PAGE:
At some point tomorrow one of my email addresses will stop working, and at the start of 2022 the domain it uses will be offered for sale to any EU citizen who would like it.
This will happen because I’m no longer entitled to hold a .eu domain, and so billt.eu, which has been mine since April 2005, will be taken away from me as consequence of the UK leaving the EU.
I registered it as a vanity domain, and as a concrete expression of my European identity, and I used it mostly to register for non-critical services or email lists. I never bothered putting a website up, just redirected it to whichever blog I was using at the time. It just gave me a warm feeling, like the Euros in my wallet, the gold embossed EUROPEAN UNION on my passport, and the way being in Venice felt just like being in London.
But these symbols have all been undone by political reality, and the debate is over. It is no longer a matter of public policy or political controversy: the UK has left the EU; I am no longer an EU citizen; and the transitional arrangements which allowed me to retain the domain come to an end tonight.
I’ve been reading a lot recently about how we have adapted to the various types of lockdown or other restrictions that we have faced around the world as we respond to SARS-COV-2 and the Covid-19 pandemic in our various ways.
Of course the adaptations have been greatly influenced by personal circumstances, regional and national responses and the wider geopolitical situation. My life here in Stonesdale in North Yorkshire among a farming community is very different to that of someone in Delhi or Sao Paolo or Melbourne, or even London. It’s something we’ve tried hard to respect each week on Digital Planet, where our experience as a production team is shaped by local circumstances so can’t be generalised. When we talk lockdown we do so in our context, and acknowledge the different ways other people’s lives have been changed.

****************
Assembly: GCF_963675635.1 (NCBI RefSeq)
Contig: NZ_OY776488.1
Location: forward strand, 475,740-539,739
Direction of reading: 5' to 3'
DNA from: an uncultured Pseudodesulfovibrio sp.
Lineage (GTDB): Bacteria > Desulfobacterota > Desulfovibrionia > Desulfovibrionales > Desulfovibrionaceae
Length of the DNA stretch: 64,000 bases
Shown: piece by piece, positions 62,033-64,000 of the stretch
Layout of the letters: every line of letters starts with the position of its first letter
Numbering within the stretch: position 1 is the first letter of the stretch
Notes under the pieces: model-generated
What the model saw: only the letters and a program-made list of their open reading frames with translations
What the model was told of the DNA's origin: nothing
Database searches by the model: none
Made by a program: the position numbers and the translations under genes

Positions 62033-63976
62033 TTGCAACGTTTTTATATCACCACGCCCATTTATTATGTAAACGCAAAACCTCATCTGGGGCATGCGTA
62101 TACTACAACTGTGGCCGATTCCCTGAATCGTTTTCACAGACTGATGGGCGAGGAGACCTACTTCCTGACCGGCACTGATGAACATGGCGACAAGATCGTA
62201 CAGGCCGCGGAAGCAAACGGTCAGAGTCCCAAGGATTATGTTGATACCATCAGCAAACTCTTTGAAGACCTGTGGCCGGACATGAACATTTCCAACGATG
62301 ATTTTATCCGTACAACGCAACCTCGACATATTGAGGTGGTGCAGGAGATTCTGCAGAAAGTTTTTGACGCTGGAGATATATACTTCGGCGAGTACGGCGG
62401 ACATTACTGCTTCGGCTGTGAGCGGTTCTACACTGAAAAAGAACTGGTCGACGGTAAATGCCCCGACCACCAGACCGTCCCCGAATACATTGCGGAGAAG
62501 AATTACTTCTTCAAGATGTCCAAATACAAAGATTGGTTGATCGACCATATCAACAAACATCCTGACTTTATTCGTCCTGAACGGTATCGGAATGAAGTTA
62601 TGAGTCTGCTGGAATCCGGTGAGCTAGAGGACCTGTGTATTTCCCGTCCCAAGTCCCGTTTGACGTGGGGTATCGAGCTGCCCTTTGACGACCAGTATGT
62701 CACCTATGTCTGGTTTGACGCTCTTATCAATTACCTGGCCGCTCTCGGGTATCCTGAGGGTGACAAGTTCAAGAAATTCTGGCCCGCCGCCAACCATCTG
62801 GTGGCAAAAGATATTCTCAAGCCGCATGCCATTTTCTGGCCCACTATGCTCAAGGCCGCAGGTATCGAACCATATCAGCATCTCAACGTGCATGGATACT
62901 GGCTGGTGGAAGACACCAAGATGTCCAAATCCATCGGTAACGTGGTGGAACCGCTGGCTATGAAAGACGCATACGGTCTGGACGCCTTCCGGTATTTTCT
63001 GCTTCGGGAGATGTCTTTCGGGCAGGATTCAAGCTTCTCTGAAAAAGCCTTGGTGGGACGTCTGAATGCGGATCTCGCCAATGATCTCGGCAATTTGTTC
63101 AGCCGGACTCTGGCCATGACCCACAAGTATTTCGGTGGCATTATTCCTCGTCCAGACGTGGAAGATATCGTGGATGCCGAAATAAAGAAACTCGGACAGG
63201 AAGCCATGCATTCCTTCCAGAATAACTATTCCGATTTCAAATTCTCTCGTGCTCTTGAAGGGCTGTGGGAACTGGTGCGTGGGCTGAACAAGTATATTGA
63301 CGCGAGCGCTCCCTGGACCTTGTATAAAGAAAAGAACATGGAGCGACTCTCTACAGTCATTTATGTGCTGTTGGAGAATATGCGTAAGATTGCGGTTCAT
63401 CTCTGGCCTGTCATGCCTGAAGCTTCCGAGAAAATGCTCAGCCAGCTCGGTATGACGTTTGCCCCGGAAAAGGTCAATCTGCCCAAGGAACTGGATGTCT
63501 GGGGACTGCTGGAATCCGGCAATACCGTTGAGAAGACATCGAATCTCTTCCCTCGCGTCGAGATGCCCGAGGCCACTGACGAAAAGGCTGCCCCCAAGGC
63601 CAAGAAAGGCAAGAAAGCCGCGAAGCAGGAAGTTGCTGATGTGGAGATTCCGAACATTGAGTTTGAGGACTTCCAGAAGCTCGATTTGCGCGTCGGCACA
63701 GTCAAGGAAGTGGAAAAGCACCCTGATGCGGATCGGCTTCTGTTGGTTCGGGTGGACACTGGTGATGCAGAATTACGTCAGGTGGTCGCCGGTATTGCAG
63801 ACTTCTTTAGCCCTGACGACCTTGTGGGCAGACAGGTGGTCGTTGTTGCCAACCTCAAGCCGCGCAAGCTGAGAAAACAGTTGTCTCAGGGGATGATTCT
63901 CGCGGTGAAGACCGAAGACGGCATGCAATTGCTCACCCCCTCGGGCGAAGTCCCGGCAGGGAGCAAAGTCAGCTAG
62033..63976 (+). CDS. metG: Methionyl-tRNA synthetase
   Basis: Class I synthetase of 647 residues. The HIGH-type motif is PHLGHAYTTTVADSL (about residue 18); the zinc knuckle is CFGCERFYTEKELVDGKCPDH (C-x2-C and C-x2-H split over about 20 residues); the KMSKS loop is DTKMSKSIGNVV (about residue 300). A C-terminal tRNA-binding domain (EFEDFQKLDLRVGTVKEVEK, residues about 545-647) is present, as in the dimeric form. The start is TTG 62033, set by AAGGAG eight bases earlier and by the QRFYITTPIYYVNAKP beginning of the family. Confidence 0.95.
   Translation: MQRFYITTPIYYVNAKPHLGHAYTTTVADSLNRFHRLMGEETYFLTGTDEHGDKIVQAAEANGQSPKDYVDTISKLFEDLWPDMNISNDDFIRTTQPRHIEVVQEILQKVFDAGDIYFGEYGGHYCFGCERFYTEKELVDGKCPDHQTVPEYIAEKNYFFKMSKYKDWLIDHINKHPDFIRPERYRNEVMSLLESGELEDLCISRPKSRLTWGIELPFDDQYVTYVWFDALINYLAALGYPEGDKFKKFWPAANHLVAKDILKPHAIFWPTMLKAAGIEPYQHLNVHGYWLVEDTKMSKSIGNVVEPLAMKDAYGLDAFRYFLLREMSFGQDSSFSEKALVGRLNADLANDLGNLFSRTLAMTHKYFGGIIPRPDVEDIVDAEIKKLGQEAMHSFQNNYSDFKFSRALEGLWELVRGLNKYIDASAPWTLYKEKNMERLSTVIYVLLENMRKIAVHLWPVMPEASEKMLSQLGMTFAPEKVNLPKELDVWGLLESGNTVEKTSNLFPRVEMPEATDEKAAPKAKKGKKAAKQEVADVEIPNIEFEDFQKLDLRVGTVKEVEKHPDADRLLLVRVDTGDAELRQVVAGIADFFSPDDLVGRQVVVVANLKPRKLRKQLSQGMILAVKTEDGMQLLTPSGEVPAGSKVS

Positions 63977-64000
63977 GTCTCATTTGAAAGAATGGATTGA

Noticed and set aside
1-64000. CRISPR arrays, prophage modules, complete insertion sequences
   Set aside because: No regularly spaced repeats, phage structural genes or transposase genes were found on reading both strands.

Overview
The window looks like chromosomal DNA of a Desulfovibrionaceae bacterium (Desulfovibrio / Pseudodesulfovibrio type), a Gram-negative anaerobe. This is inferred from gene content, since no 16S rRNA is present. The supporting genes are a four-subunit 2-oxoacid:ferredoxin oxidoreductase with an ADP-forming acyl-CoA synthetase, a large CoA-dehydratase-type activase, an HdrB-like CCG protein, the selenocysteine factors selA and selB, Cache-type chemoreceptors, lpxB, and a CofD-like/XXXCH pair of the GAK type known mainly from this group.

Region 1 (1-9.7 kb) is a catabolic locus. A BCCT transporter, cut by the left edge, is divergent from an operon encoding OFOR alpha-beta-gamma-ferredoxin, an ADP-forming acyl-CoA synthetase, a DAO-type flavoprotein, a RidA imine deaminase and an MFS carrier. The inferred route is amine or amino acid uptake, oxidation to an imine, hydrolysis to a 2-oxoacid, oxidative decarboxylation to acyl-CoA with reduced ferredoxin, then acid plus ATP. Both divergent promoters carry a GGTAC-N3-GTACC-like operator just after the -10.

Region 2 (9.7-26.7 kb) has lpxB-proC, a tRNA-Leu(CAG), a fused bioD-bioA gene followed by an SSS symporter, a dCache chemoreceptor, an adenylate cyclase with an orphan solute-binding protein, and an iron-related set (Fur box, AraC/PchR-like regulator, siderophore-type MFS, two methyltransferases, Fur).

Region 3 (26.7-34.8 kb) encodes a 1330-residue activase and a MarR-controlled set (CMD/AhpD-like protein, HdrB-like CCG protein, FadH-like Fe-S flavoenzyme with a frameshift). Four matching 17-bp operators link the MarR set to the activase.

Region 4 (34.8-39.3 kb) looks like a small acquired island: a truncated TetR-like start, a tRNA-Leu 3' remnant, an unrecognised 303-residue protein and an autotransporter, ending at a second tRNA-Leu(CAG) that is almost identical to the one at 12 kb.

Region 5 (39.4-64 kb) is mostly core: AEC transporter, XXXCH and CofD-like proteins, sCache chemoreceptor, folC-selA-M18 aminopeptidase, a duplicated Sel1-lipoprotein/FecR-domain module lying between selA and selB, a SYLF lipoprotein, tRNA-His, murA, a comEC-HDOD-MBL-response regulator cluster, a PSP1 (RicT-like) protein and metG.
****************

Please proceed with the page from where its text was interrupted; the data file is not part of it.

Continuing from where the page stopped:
But just as the internet has changed the lives of everybody on the planet. even if they have never used a computer or phone or sent an email, so Covid-19 has changed something for everyone. The systems that surround us have had to adapt. There are fewer travellers, more checks and restrictions, increased constraints on many sorts of interaction, and a changed set of assumptions about what is safe or risky or must be endured. This is as true for someone in Kibera, Nairobi as it is in Silicon Valley, California or here in Stonesdale, North Yorkshire.